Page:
Week 6 in Juneau: House makes budget recommendations

JUNEAU—Friday was day 39, and wrapped up week six of the 2016 legislative session. Next week, day 45 will the halfway point of the 90-day session.

Things are busy in the capitol building. Budget subcommittees of the House Finance Committee closed out their work, handing in recommendations to the full Finance panel, which will hold public hearings this week. Meanwhile, Senate budget subcommittees continue working, to be ready when the House formally transmits its version of the operating budget, which is expected in early to mid-March.

Some subcommittees recommended substantial reductions for agencies, others did not. One of the largest cuts so far is to the University of Alaska, which would see a 30 percent reduction of its state general funds, a budget subcommittee headed by Rep. Tammie Wilson, R-North Pole, has recommended.

Wilson’s subcommittee recommended a large cut last year of over $50 million to the university’s budget but that was modified to about $25 million by the full House Finance Committee.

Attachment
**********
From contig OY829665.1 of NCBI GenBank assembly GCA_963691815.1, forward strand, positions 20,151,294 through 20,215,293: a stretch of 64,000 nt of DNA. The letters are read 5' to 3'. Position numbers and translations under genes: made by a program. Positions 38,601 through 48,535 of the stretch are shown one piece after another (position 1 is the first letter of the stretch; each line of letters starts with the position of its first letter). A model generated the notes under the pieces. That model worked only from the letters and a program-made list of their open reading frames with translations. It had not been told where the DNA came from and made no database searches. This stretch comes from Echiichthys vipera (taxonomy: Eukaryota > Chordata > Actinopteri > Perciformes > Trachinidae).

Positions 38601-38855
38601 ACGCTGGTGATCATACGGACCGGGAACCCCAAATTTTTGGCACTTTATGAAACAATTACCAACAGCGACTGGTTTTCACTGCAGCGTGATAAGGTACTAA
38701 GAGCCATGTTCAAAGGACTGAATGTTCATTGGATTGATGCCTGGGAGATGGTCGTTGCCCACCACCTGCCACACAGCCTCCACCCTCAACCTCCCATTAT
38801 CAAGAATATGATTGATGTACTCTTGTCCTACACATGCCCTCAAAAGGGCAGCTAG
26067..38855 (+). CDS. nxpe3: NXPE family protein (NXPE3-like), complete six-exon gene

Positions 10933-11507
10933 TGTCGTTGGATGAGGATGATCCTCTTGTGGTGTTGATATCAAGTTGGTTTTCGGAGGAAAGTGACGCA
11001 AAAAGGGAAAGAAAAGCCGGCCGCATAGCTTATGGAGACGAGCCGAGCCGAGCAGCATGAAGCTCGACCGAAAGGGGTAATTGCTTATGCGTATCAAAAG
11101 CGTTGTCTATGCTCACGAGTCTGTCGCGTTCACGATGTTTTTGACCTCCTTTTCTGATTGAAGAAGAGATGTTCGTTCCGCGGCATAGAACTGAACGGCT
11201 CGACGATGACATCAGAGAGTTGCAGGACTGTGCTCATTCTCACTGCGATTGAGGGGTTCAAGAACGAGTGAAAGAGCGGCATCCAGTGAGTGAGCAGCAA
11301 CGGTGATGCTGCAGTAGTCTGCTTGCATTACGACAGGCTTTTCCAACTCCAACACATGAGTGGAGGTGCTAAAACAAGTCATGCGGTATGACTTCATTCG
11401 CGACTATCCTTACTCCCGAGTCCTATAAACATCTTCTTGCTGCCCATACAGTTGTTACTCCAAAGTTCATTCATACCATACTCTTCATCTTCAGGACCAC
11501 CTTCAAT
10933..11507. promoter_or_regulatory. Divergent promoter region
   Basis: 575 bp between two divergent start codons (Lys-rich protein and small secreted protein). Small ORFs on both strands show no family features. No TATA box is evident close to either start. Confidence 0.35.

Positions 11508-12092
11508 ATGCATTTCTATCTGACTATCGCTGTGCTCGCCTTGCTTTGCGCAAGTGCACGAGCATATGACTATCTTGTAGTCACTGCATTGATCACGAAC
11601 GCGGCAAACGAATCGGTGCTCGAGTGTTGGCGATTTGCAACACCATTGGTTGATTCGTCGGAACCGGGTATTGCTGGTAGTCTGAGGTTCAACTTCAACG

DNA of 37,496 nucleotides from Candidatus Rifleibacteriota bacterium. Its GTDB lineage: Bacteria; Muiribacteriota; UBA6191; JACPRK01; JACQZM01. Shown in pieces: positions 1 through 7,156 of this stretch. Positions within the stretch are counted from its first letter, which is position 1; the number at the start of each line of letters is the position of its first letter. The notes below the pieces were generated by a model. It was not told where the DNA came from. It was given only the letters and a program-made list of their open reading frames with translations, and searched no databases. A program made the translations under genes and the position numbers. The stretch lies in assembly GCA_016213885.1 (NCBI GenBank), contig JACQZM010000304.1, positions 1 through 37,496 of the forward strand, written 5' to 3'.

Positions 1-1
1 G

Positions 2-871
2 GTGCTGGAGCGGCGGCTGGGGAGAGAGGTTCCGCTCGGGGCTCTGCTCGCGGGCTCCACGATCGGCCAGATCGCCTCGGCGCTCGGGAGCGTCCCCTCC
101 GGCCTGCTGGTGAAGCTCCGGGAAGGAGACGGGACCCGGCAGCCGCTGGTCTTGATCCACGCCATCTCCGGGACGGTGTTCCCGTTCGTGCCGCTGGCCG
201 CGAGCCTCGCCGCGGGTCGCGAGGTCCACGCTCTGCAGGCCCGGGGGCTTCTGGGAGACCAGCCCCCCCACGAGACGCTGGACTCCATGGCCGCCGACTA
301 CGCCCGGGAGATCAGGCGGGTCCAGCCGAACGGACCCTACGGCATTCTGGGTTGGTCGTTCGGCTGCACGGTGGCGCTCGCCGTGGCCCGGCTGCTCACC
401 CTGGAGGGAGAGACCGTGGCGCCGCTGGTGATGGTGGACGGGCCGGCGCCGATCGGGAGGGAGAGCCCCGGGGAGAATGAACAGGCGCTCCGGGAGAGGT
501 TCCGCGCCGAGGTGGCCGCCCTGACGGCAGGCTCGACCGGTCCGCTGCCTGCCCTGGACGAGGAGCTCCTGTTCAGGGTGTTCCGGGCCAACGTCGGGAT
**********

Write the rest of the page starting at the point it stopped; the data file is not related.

Gov. Bill Walker proposed cutting the university appropriation by $15.5 million in his 2017 fiscal year budget.

On the university budget, the Legislature does not reduce specific programs but rather makes an overall cut and allows the Board of Regents and university administrators to allocate the reductions.

Legislators were easier on the Department of Labor and Workforce Development, partly because it is a smaller agency with much of its work funded by the federal government.

“For the Department of Labor we recommended a 12 percent to 13 percent reduction (of state general funds), but that follows a 20 percent reduction last year,” said Rep. Charisse Millett, R-Anchorage, who is a member of the labor department subcommittee.

Every legislator sits on a budget subcommittee.

The Department of Transportation and Public Facilities also got off relatively lightly in its House subcommittee, with a $2 million reduction in the highways maintenance budget, which will be absorbed by extending the service life of the state equipment fleet, and a $2 million cut to the state ferry system, which will be softened this year with funds taken from the system’s revenue account. Additional revenues will have to be generated to refill that account for next year, however.

The light touch on DOT was done partly because the agency took a 12.5 percent cut of state funds last year, totaling about $34 million.